The Pros And Cons Of The Fugitive Slave Law

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Underneath the talk of states’ rights, expansion, tariffs, and railroads there was always slaves, toiling on southern plantations and growing in number each day. As the country entered the nineteenth century, politicians found the unanswered issue of slavery demanded attention. This attention was necessary not only because of the expanding country, welcoming new states into the fold, but because of the slaves themselves and their actions. Despite talk of other political issues crucial to politicians as the years crept toward the Civil War, slavery was constantly an undertone in each debate. The presence of slaves and free blacks throughout the United States of America influenced both northern and southern politicians to create legislation that …show more content…

“For the Slave South to deter its most potentially destructive slave resistance, potential fugitives had to dread coercion outside as well as inside their masters’ estate” and the act provided that coercion. The free blacks, at the very least inspiring images to slaves, encouraged potential runaways through their lifestyles and knowledge. Without these slaves’ attempts to gain freedom, the act would not have been necessary. The northern states would not have made laws allowing citizens not to participate in slave catching, and the southern states would not have been nervous about northern state compliance with the return of their …show more content…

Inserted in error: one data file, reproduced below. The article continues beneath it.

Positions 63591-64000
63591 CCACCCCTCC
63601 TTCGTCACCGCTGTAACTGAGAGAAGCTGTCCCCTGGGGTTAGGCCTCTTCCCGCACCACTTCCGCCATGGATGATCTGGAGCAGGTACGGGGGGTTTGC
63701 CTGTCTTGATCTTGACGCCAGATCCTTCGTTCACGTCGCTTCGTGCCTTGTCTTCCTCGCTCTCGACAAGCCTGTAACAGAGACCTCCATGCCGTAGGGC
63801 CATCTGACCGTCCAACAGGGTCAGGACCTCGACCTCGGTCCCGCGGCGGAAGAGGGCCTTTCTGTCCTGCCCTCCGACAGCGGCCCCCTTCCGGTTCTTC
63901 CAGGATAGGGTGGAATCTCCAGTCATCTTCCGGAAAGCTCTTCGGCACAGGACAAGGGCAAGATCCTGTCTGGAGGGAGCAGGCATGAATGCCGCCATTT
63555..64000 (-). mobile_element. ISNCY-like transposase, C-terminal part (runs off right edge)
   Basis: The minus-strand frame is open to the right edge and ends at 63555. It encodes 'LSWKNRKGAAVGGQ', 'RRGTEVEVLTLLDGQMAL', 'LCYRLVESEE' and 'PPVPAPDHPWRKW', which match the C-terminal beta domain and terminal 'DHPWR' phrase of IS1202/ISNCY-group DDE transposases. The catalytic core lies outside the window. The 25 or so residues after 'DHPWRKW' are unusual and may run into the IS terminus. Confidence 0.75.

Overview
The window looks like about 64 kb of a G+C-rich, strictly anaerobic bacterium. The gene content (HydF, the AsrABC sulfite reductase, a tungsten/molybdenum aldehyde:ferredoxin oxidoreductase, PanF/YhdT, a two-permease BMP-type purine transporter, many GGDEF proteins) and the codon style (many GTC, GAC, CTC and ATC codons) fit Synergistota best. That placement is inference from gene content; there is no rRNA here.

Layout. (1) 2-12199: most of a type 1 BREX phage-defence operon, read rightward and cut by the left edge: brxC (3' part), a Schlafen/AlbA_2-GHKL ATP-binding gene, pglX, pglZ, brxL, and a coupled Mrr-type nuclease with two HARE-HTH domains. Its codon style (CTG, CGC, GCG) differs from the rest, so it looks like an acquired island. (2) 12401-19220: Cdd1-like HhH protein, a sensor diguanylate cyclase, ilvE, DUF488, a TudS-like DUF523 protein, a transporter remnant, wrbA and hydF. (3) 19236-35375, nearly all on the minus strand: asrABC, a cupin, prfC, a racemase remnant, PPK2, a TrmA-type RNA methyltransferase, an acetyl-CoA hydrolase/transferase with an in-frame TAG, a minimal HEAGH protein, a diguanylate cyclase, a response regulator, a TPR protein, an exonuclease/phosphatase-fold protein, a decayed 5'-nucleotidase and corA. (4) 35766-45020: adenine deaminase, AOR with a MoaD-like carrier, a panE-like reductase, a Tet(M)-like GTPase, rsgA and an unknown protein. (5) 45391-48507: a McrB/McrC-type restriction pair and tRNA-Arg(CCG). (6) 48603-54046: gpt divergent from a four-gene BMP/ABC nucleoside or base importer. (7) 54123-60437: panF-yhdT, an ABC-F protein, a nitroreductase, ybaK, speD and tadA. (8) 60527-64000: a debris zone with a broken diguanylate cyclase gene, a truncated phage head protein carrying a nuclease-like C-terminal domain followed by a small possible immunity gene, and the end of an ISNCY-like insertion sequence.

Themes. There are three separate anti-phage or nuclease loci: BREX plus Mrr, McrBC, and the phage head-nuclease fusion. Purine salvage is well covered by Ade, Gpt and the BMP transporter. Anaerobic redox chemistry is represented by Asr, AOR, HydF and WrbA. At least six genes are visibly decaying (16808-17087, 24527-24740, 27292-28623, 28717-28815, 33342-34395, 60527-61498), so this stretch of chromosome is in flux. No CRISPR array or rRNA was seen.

While northern Democratic senator Stephen Douglas introduced the bill purely to organize the western territory to build railroads in his home state of Illinois, the South grabbed at the chance to push their expansion agenda. Knowing that Douglas needed Southern Democrats in order to pass his bill, the senators would “no longer tolerate retention of the Missouri Compromise’s declaration that slavery must be ‘forever prohibited’ from Nebraska.” They needed to cancel this “retention” since slavery would not last trapped in the South. Douglas offered them the opportunity to demand a change. The growing number of slaves pressured the politicians to take this chance to better their chances for expansion, and therefore survival of

In this essay, the author

  • Analyzes how the presence of slaves and free blacks throughout the united states of america influenced both northern and southern politicians to create legislation that dealt with what each section feared most.
  • Explains that the presence of free blacks in the south especially threatened slaveholders. they helped fugitive slaves escape by combining in "free black districts"
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